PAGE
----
The inflation that’s already hit too many people too hard is only going to get worse aid the banking crisis. As banks collapse and the Federal Reserve “bails them out” by printing more fiat currency, the central banksters also plan to continue to raise interest rates.
A recession or depression is all but imminent at this point. The ruling class is doing what it can to harm as many people financially as possible so those affected will willingly accept the chains of their own oppression in the form of a central bank digital currency (CBDC). The Federal Reserve will also decide whether and by how much to raise interest rates this week at a moment when banks are on the brink of collapse and insolvency.
On Sunday, the Fed pumped up its program that keeps dollar financing flowing around the world, its second move in a week to shore up the financial system. The previous Sunday, it unveiled an emergency lending program meant to serve as a relief valve for banks that need to raise cash.
Fed officials will have to make their next move against a backdrop of banking system instability. They could try to balance the risk of lasting inflation against the risk of causing financial turmoil — raising rates more slowly and stopping earlier to avoid fueling more tumult. Or they could try to separate their inflation fight from the financial stability question altogether. Under that scenario, when it came to setting the level of interest rates, the Fed would pay attention to banking problems only inasmuch as they seemed likely to slow down the real economy. -The New York Times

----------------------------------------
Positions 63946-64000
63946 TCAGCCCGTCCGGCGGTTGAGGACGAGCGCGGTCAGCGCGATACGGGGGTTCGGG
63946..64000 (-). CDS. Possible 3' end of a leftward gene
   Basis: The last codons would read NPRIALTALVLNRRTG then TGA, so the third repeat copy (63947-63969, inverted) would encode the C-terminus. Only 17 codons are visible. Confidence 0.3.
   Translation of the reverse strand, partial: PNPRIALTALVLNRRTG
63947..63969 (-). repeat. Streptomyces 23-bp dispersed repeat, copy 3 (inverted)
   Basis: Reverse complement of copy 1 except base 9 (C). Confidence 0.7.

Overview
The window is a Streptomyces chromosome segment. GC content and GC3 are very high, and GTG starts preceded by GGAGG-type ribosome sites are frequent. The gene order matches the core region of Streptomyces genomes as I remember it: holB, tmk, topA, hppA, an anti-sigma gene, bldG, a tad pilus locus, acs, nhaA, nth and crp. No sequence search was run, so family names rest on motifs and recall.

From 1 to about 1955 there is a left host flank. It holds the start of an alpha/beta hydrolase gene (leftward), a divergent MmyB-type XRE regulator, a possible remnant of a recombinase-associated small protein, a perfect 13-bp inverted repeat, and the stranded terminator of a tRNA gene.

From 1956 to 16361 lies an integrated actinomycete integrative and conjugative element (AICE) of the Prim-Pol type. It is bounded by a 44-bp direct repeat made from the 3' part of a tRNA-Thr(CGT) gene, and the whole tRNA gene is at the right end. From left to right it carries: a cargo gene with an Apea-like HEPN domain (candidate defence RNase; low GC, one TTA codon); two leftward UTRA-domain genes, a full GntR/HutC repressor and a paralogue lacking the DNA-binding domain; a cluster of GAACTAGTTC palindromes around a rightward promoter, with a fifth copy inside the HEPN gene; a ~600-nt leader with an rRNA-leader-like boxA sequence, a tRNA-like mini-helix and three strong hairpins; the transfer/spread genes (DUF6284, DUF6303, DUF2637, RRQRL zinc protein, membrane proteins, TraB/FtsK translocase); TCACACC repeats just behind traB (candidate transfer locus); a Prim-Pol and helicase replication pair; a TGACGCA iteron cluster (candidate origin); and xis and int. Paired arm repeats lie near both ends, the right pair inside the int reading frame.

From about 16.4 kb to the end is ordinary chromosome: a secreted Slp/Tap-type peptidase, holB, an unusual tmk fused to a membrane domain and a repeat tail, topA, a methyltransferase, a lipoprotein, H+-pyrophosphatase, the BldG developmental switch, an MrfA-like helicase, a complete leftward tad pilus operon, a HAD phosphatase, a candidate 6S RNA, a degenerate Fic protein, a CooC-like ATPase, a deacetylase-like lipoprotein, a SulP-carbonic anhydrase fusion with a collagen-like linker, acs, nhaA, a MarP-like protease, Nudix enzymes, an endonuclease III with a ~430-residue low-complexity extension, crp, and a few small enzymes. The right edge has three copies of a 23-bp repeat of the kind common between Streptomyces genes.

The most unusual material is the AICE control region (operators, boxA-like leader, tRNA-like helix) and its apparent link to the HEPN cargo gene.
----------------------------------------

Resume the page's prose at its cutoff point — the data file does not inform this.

We should expect at least a quarter-point increase in rates according to Wall Street economists.
“You lose time on the fight against inflation if you wait,” said Michael Feroli, the chief U.S. economist at J.P. Morgan. Still, Mr. Feroli had expected the Fed to raise its forecast for how high it would nudge rates this year, and he now expects them to leave their peak rate estimate unchanged at about 5 percent. But a few thought the Fed would hit pause, including economists at Goldman Sachs.